mmt

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Marmot

So great to hear from you again mmt. Thank you for stopping by ❤️

That sounds like a good plan with the tapering. The 25 twice a day is going as well as I could expect it to - the drop was a bit fast but necessary. Dec 11 is when I get my next script and I'll ask for 22.5 twice a day if things are still good. I ended up moving back in with my family in the city because my car can't do snow very well. It was really nice to be out there for a few months though.

 

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Marmot

Hi SA,

 

I've continued to change a lot with the recent decreases, which is okay, but is also unsettling since I don't know when all of the changes will slow down. Essentially, I don't know what my inner landscape be like when this withdrawal is over. I realise that I've become much more serious and sentimental recently. Sometime in the past month or two I've also lost the dark sense of humour which had become a common part of my experience during withdrawal. Not too long ago, I could laugh easily at the absurdity of my problems, but they just don't seem funny anymore, even when I try. My quirkiness which was as strong as the number of meds I was on - to the point that I was eccentric when on all four - has dropped again, and has now become just an artistic sense. Occasionally I get moments where I feel like I used to on the meds, but the moments are short with a clear start and end to them. I'm also a little more melancholic now, but for some reason, also more patient when talking with people.

 

I continue to have trouble with productivity, but now I've mostly lost interest in doing things for the sake of doing things anyway, so it no longer bothers me. Not apathy, more just that I find that feelings, love, and people are the only things that actually matter in life, so why should I bother running around chasing too many other things? It's like my motivation is finally starting to come back, but in a very different way this time. There is also sadness creeping in, but I'm just letting it be. It doesn't freak me out anymore because I don't see it as a harbinger of a terrible depression this time. I just plan to go slowly with the taper for awhile and I'll be getting some basic blood work this week to make sure the fatigue isn't from something unrelated.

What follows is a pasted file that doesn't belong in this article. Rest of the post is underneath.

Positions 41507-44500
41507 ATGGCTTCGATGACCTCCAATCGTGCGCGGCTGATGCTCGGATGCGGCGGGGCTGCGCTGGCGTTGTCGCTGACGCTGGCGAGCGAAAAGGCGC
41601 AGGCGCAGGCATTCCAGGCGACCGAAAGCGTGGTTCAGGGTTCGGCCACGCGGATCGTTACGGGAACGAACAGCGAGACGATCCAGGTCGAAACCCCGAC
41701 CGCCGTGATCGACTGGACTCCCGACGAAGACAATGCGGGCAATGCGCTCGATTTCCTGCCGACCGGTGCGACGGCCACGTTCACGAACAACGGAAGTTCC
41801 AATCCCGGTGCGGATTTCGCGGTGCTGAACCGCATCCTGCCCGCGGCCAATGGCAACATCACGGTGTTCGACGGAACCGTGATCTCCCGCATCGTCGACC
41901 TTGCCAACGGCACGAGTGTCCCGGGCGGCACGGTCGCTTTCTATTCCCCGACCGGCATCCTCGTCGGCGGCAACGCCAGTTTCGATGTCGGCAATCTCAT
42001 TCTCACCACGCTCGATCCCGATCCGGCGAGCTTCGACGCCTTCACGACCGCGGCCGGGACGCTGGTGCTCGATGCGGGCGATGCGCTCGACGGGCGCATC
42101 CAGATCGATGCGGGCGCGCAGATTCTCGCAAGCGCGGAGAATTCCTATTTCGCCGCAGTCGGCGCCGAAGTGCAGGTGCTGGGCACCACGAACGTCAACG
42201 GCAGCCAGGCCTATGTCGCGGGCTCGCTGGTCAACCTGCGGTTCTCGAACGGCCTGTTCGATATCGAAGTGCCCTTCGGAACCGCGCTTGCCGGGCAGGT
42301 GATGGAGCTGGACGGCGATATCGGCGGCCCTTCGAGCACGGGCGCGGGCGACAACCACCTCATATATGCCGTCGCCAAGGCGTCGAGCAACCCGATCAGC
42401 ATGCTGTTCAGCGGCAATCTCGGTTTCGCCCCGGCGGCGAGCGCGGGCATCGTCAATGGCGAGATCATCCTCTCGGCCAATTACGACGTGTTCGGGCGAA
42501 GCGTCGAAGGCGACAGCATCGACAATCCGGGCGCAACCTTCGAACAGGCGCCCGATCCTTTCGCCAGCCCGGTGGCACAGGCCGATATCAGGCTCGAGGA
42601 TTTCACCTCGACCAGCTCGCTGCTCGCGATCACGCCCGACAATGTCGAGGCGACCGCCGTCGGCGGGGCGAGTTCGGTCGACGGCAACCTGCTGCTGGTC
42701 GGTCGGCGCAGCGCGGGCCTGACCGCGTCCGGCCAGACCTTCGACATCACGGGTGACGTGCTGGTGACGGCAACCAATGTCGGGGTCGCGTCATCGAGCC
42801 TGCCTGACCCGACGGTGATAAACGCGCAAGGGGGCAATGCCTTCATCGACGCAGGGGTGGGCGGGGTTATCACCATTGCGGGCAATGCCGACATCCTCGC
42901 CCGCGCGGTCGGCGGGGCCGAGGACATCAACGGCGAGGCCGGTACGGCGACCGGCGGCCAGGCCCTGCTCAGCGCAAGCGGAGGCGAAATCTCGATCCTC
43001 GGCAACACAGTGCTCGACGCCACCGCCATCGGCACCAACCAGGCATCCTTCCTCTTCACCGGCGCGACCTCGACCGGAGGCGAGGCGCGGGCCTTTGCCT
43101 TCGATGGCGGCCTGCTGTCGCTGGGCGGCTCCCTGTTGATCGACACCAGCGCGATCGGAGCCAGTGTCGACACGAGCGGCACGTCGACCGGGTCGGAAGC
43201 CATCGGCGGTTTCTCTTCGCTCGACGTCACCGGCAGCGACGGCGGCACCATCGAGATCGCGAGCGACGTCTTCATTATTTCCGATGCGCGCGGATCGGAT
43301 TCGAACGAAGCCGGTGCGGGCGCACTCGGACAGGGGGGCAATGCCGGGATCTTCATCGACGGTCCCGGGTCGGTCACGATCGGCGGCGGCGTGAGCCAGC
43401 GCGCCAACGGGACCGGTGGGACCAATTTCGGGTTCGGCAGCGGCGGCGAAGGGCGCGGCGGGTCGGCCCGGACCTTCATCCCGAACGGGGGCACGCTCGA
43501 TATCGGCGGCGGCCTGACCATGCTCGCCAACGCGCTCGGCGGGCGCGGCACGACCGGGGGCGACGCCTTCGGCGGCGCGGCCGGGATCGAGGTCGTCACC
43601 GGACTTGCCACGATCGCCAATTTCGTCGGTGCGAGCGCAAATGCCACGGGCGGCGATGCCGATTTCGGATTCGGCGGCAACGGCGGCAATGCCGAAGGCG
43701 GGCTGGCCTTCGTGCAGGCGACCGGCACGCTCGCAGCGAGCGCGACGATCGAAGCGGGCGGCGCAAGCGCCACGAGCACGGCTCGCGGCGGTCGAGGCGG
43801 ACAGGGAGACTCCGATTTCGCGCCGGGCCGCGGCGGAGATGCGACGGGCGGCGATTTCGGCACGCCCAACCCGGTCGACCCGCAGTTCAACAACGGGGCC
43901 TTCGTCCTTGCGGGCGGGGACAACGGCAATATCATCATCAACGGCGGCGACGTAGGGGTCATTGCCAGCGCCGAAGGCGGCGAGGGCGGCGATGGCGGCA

I was reminded by a conversation on Kristine's thread about getting my records from the treatment resistant depression clinic that I went to a few years ago. I had requested the documents around 6 months ago, but I hadn't pursued it much. I emailed them recently though and then picked it up a few days ago. I only skimmed a few pages and it was painful, so I put it away. However, it's a nice feeling that I own the records, and it gives a sense of finality to the confusion. I'd really like to retrieve my documents from the children's hospital too when I have more time, because they were the people who really kick-started this notion that my suffering was an illness. 

 

❤️

Marmot

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divegrl

Hi Marmot,

 

How are you doing today? I just love your last post. 

 

When dealing with feelings of sadness it is just best to “let it be”. To feel the energy, but not make an identity or story out of it. I have moments of feeling alone. Just letting the energy rise up, and then let the feeling pass. 

 

I think it’s a really good thing that you are noticing what is important in your life and then focusing your energy on those things. Love and connection is really what it is all about, isn’t it?

 

Hope you have a beautiful day. Sending loving energy. 

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Marmot
On 12/2/2018 at 12:07 PM, divegrl said:

Hi Marmot,

 

How are you doing today? I just love your last post. 

 

When dealing with feelings of sadness it is just best to “let it be”. To feel the energy, but not make an identity or story out of it. I have moments of feeling alone. Just letting the energy rise up, and then let the feeling pass. 

 

I think it’s a really good thing that you are noticing what is important in your life and then focusing your energy on those things. Love and connection is really what it is all about, isn’t it?

 

Hope you have a beautiful day. Sending loving energy. 

 

Hi Divegrl,

 

Thank you so much for stopping by. Ya, I'm letting it be. I want to cry often though. I guess that I'm unravelling a little now. The withdrawal plus knowing about the years lost and the betrayal is almost becoming too much for me. Part of the problem is that my work is related to that stuff so I can't really escape it, it's all around me. I also have to hide it from my colleagues and new friends so I feel like it keeps rising up inside me and it's like my head could explode from the pressure that's building. I feel like I shouldn't even be writing about that part of my work here, but the isolation with it all is too much. Need to open a valve somehow.

 

Looking forward to reading about how things are going for you. I'll stop by your thread to say hi too when things settle down enough for me ❤️

 

Marmot